Certified Angus Beef premiums reach US$300 million
Cumulative grid premium rewards for hitting the Certified Angus Beef (CAB) brand target stood at nearly US$300 million at the end of last year, and continues growing at an annual rate of about US$25 million paid to producers.
That is the five-year average according to a January 2010 survey; the second-highest total for that span was 2008, with US$25.5 million in premiums reported.
''The average payout of US$98,000 per working day for the last three years shows the continuing relevance of this brand as a producer target,'' said Brent Eichar, CAB senior vice president.
Over the last two years, CAB product sales by some 15,000 licensees worldwide have increased by more than 110 million pounds, noted Larry Corah, CAB vice president for supply development.
In the biennial survey, leading CAB-licensed packers shared figures on condition that no individual company numbers would be reported. Tyson, Cargill, JBS-US and National Beef checked actual CAB premiums paid in 2007 and reported totals for the next two calendar years.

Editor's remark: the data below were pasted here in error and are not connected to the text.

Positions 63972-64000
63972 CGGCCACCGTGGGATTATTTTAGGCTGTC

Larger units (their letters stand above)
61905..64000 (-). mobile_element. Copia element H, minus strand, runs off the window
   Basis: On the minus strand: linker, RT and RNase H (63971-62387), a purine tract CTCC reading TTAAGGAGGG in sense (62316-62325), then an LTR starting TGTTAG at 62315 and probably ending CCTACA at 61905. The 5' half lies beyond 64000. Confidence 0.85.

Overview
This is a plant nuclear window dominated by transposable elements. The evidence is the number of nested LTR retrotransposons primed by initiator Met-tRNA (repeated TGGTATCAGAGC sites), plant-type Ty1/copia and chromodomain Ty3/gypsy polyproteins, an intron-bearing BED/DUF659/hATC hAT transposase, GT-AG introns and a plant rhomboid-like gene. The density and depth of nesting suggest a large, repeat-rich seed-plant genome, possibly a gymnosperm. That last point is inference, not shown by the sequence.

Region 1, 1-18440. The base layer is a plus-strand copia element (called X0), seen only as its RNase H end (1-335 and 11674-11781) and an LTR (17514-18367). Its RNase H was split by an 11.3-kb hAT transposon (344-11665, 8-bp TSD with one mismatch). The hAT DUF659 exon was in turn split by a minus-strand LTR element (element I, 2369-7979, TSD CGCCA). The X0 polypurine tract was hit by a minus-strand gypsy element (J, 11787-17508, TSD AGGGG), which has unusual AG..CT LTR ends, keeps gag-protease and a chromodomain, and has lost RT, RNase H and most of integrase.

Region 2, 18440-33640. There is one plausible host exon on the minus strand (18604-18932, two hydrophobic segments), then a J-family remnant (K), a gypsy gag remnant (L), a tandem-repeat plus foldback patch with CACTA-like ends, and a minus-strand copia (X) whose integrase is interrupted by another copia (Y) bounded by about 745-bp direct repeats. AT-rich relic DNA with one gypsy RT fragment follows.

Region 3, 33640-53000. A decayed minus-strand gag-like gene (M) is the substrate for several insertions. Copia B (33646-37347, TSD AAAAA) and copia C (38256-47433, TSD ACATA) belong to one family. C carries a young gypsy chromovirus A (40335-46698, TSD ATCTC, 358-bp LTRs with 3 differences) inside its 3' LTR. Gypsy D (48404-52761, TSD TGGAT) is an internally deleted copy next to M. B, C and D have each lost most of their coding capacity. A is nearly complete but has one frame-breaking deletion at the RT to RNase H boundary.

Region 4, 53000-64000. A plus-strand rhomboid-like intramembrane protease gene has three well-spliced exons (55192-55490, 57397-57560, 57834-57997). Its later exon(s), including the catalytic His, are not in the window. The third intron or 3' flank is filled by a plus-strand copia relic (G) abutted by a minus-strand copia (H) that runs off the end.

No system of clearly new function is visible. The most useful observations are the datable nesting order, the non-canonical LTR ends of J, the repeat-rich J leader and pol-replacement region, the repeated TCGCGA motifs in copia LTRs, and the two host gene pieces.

These figures do not include the related premiums for Yield Grades, USDA Choice over Select, Prime over Choice, source- and age-verified, nor the cash live bonuses often paid for expected CAB acceptance.
Through the years, licensed packers have been the source of funding for the branded beef program based on fees that average two cents per pound of CAB product sold - a cumulative US$167 million in commissions on 8.3 billion pounds.
Although some grids maintain a steady CAB premium in the area of US$5 per hundredweight (cwt.), the average per head through all grid and formula selling has declined slightly.